Mario Williams will participate in a USO tour.
Owen Daniels skipping training camp would accomplish little, says Alan Burge.
What the Texans are scouting at the combine, from McClain.
A thank you note to Robinson from Lance Zierlein.
Robinson’s not worth the money, says Stephanie Stradley.
Gary Brackett won’t be getting a franchise tag, according to the AP.
Phillip B. Wilson looks at a revision of the 2009 draft.
John Oehser on the combine and Darren Sproles.
Oehser’s position-by-position review gets to centers.
Why do people dismiss Joseph Addai? Deshawn Zombie examines the question.
A petition pushing the Jaguars to draft Tim Tebow. I don’t believe it’s going to happen, and my question for everyone who says it will solve their ticket sale issues is this: How long do those people buy tickets if he’s not good? (Thanks to Stampede Blue for the link.)
At the combine, the Jaguars' top interest will be the top pass-rushers, says Michael C. Wright.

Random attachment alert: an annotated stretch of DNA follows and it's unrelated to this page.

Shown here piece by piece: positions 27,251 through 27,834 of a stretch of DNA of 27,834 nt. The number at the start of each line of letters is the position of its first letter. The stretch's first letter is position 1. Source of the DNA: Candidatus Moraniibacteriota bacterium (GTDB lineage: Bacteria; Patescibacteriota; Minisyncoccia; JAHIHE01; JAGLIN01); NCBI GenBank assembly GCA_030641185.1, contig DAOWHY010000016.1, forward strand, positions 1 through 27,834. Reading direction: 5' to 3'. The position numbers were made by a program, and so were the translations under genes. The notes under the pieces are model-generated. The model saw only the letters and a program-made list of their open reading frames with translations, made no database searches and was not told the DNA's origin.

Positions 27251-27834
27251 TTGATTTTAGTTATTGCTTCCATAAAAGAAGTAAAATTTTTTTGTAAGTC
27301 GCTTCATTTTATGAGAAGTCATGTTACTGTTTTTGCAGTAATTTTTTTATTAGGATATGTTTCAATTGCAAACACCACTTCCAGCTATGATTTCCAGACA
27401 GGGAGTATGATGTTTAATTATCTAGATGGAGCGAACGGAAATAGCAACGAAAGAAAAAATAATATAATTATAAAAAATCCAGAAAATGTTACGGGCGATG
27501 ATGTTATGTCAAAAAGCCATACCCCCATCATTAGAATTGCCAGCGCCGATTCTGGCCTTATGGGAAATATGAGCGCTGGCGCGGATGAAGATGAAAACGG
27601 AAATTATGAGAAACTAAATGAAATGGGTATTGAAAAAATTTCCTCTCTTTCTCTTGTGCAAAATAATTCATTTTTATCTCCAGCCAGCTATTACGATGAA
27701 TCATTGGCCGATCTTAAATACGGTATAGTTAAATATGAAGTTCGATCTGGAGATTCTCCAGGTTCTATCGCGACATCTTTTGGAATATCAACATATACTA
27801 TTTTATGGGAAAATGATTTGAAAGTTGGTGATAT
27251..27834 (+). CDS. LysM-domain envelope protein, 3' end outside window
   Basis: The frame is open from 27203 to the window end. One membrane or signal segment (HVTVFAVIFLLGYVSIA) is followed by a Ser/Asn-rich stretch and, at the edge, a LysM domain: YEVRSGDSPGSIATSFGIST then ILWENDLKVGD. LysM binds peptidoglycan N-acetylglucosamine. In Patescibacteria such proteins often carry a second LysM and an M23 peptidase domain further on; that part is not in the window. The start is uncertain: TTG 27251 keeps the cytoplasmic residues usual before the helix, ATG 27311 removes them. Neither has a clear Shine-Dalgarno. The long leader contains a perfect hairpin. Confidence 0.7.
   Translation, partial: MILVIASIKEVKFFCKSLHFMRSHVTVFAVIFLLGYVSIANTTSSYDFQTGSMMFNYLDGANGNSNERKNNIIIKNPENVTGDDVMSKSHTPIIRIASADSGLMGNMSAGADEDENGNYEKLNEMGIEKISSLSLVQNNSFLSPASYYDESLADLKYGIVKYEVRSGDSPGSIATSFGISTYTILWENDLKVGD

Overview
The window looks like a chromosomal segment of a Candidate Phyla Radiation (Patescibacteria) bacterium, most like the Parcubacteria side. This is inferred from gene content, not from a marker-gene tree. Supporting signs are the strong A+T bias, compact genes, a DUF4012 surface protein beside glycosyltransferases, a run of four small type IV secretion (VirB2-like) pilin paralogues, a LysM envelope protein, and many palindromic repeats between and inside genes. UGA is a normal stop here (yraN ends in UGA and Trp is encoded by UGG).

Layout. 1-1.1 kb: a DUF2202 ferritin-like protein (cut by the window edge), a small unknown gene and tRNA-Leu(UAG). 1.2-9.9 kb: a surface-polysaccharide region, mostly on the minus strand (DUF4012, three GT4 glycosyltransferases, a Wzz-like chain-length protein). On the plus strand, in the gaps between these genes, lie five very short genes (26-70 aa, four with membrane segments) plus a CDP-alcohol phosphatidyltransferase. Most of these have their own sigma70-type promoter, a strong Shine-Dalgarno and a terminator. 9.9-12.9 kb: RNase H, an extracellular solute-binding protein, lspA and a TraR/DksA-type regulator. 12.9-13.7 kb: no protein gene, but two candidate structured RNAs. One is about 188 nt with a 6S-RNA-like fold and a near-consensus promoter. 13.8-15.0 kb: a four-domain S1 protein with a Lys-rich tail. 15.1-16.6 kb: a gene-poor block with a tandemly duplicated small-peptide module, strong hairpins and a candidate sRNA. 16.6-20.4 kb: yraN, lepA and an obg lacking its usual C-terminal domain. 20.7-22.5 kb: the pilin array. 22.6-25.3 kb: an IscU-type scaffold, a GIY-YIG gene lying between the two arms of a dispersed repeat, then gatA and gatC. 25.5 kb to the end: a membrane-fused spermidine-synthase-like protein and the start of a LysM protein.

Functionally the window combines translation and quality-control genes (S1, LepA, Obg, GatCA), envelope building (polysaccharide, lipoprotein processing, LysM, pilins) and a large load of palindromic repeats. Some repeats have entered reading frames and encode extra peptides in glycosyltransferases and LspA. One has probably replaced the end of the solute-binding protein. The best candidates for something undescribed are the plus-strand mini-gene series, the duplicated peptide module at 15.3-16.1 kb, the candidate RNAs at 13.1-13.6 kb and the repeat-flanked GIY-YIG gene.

Recent thoughts from Jack Del Rio on David Garrard, in case you missed this Wednesday evening.
Drew Rosenhaus is mum about his Titans free-agents to be, says Terry McCormick.
Joe Biddle contemplates the Titans in free agency.
Jeremy Cain and the Titans settled a compensation claim, says McCormick.
Posted by ESPN.com's Paul Kuharsky
Familiar names that were part of the UFL draft: Zach Piller, Bo Schobel, Rien Long, Larry Tripplett, Seth Wand. I'm sure I've missed some that have connections to the AFC South.
- Gary Kubiak heads out of minicamp with his best team yet, writes John McClain.
- Breaking down the quarterbacks heading toward training camp, from John Oehser.
- Jim Sorgi has bulked up, says Oehser.
- Larry Hawley talked with Marlin Jackson about life lessons at camp.
- The Jaguars don't want a repeat of the Derrick Harvey negotiations with Eugene Monroe, says Vito Stellino.
- Cutting Cleo Lemon was another example of the Jaguars' new belief in addition by subtraction, says Gene Frenette.
- A progress report on tight end Zach Miller from Vic Ketchman at jaguars.com.
- Jacksonville was awarded long-snapper Jeremy Cain on waivers, according to the team Web site.